Sessions: It’s An “Exaggeration” To Compare Us To Nazis, They Were Trying To Keep Jews From Leaving

The Huffington Post reports:

Attorney General Jeff Sessions rejected claims that the Justice Department’s new zero-tolerance immigration policy echoed Nazi Germany because concentration camps “were trying to keep Jews from leaving.” Sessions spoke with Fox News’ Laura Ingraham on Monday and defended his agency amid a growing outcry over family separations at the U.S.-Mexico border under the new DOJ policy.

“Well, it’s a real exaggeration, of course. In Nazi Germany, they were keeping the Jews from leaving the country,” Sessions said. “We need to think it through, be rational and thoughtful about it. We want to allow asylum for people who qualify for it, but people who want economic migration for their personal financial benefit, and what they think is their families’ benefit, is not a basis for a claim of asylum.”

New York Magazine provides a fact check:

While Adolf Hitler alluded to mass genocide as far back as 1922, the Nazis initially looked into expelling all the Jews from Europe. In October 1938, Germany began forcibly deporting Jews with Polish citizenship, many of whom had been living in Germany for generations.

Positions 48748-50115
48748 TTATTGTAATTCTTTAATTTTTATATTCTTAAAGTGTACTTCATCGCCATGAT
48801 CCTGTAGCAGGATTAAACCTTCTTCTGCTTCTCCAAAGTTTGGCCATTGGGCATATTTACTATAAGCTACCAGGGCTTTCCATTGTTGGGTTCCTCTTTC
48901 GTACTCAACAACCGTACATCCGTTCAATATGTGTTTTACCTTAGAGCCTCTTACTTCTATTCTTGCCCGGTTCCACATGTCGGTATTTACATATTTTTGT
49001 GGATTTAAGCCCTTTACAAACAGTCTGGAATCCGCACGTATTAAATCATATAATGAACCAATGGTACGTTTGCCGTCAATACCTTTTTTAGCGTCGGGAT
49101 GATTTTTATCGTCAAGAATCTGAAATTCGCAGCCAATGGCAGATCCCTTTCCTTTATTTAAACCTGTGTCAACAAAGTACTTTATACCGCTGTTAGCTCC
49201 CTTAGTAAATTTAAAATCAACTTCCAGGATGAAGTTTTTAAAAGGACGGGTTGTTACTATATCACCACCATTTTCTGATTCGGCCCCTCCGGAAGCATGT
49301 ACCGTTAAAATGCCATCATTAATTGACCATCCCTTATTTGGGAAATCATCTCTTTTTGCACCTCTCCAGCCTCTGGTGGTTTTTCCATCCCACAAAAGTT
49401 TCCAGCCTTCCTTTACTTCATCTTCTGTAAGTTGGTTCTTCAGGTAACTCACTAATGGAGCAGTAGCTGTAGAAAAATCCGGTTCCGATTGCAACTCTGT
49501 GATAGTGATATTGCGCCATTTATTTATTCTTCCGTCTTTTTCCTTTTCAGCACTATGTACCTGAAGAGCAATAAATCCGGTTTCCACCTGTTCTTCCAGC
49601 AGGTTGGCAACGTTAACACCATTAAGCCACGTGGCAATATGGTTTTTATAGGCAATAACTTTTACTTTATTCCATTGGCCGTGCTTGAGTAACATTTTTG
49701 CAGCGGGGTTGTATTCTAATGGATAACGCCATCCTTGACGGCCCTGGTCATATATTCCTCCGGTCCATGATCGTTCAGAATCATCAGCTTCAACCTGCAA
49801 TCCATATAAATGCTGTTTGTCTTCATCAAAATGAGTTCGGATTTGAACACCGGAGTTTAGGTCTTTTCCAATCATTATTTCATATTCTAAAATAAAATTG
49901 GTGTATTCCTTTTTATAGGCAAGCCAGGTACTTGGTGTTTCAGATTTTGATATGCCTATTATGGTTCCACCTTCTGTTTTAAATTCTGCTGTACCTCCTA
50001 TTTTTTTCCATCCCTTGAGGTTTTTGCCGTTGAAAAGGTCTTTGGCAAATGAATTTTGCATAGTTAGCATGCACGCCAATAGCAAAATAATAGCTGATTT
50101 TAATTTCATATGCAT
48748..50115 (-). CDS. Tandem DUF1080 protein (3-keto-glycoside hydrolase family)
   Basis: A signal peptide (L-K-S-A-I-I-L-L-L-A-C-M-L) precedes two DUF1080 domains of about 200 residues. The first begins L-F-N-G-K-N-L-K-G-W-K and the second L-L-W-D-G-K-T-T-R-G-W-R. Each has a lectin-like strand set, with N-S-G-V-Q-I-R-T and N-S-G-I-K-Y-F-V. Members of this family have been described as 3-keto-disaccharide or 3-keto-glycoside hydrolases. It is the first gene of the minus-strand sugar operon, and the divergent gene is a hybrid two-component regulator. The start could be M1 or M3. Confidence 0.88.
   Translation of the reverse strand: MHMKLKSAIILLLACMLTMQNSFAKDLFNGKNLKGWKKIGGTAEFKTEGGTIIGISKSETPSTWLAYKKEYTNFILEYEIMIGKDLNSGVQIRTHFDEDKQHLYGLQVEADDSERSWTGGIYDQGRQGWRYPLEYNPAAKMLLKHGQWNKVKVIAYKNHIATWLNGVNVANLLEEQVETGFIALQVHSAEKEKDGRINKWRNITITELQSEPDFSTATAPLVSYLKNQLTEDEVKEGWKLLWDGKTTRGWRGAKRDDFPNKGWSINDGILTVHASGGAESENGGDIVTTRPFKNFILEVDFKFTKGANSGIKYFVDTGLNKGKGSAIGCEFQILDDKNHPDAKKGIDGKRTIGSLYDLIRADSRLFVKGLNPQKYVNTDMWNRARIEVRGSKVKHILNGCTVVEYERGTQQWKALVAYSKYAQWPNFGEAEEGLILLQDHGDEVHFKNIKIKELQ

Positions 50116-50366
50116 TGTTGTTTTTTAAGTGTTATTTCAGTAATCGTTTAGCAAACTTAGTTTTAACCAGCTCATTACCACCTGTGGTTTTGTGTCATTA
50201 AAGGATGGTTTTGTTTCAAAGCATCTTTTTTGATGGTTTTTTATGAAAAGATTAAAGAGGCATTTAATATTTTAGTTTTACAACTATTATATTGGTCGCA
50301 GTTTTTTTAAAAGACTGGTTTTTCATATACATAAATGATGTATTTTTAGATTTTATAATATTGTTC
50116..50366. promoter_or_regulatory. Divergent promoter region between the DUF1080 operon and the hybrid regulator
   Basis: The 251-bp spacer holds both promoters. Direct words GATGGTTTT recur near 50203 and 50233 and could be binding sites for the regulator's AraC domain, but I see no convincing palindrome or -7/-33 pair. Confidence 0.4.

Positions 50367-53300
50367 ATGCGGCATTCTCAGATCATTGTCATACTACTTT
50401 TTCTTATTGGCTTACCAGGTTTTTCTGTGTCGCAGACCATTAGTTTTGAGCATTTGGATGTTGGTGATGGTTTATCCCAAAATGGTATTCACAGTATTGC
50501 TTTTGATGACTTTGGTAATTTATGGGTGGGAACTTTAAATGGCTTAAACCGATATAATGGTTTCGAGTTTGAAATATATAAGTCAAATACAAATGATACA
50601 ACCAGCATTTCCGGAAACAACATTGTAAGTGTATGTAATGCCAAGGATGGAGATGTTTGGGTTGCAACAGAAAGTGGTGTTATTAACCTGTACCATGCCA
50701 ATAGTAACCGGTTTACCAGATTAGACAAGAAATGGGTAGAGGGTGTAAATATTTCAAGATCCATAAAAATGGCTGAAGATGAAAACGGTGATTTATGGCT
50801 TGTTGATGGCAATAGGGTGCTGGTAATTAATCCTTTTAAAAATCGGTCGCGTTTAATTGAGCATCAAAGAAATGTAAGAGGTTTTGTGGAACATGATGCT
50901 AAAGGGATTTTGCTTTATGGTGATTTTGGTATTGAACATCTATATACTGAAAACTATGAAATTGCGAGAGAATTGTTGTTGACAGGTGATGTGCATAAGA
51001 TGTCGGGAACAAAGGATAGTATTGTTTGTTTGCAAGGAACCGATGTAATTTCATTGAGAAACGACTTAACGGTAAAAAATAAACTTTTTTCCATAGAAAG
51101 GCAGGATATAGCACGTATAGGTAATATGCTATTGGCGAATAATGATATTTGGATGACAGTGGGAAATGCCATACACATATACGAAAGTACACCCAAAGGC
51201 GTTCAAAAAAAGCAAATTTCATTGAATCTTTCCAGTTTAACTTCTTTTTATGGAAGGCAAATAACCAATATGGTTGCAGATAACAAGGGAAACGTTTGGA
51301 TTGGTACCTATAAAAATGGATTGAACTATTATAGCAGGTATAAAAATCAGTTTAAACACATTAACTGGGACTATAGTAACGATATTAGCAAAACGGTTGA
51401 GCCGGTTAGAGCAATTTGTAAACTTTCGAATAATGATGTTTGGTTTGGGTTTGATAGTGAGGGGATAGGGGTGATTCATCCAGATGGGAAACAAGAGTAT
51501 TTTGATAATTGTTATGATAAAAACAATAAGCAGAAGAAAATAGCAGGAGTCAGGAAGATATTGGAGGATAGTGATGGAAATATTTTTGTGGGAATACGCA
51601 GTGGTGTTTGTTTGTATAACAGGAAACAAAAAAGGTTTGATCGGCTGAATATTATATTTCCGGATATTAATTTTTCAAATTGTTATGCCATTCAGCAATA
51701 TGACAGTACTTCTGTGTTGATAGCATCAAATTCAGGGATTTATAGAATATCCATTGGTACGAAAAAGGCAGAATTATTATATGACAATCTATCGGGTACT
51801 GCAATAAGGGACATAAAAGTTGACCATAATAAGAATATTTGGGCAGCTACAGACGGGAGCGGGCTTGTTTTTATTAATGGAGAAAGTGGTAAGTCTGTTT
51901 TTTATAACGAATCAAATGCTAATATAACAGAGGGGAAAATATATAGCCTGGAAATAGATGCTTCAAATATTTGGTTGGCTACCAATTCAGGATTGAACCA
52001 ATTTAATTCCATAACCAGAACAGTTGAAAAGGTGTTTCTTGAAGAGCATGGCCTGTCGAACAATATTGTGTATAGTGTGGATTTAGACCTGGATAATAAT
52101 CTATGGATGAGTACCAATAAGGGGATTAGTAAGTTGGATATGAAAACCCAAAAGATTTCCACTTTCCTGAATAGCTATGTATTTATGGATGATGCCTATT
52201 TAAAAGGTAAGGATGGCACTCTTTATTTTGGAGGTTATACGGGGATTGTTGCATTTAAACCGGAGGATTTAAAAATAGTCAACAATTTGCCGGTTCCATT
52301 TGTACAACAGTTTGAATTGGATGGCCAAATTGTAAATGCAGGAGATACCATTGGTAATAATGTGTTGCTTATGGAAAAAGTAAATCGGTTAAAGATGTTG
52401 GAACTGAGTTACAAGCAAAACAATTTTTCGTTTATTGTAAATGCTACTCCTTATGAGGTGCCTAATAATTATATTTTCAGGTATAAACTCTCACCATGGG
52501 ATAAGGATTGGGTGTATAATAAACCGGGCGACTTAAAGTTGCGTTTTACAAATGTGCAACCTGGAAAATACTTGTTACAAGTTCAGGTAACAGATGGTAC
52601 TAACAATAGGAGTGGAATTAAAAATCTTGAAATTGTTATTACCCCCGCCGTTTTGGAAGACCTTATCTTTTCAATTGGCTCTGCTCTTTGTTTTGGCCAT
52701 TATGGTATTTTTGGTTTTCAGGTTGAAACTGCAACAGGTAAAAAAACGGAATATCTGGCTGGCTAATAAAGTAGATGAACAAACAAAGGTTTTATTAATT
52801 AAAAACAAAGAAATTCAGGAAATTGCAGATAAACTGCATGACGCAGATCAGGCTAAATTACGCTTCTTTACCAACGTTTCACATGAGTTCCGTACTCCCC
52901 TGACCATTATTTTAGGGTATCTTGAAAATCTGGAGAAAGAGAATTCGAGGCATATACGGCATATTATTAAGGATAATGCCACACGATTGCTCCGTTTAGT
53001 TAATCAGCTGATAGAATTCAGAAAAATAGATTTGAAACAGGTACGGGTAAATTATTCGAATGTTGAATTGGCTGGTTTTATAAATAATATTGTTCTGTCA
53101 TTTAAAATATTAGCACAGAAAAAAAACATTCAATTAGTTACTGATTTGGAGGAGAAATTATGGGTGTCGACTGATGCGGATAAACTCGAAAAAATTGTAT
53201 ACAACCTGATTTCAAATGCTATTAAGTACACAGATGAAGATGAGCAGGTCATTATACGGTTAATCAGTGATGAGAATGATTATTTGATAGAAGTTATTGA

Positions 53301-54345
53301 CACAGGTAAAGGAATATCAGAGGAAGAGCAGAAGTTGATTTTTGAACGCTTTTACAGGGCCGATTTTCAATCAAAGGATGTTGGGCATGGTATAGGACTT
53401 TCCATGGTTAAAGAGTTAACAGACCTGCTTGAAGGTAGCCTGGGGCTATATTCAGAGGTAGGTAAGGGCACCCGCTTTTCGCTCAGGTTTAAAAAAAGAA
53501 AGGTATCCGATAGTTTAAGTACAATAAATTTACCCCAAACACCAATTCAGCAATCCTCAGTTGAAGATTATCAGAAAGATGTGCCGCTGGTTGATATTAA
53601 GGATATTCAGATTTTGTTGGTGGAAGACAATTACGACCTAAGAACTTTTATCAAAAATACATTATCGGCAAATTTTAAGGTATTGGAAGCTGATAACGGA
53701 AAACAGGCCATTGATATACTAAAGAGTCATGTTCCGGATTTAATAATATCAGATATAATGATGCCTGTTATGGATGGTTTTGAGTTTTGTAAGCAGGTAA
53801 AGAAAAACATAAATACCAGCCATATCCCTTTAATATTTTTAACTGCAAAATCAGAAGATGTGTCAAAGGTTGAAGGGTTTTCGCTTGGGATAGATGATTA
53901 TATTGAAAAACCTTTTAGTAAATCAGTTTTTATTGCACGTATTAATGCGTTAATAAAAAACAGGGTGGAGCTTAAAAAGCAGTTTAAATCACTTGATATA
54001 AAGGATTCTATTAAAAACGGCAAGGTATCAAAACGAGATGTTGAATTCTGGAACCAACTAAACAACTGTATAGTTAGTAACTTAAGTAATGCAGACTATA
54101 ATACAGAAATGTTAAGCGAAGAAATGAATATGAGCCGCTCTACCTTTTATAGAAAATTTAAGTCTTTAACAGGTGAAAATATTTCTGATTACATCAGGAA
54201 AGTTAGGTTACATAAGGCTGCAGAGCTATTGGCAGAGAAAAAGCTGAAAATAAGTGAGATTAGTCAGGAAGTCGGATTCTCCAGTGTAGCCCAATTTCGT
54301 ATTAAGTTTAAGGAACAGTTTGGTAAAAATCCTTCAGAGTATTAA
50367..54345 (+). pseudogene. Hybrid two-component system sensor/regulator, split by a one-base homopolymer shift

When Poland refused to allow them entry, roughly 17,000 Jews were stranded in a refugee camp on the border between Poland and Germany. When a German diplomat was assassinated by a man whose parents were trapped in the camp, the Nazis used it as a pretext for launching Kristallnacht.

It’s believed that the Nazis did not have a plan for the systematic annihilation of the Jews until 1941. A year earlier, top Nazi officials considered the Madagascar Plan: forcibly relocating Europe’s Jews to the African island, which would be run as a police state by the Nazi SS.